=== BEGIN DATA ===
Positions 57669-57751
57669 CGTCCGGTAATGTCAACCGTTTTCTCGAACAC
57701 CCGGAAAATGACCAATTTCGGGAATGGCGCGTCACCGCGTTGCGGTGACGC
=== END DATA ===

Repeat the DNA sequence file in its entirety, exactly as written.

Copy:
Positions 57669-57751
57669 CGTCCGGTAATGTCAACCGTTTTCTCGAACAC
57701 CCGGAAAATGACCAATTTCGGGAATGGCGCGTCACCGCGTTGCGGTGACGC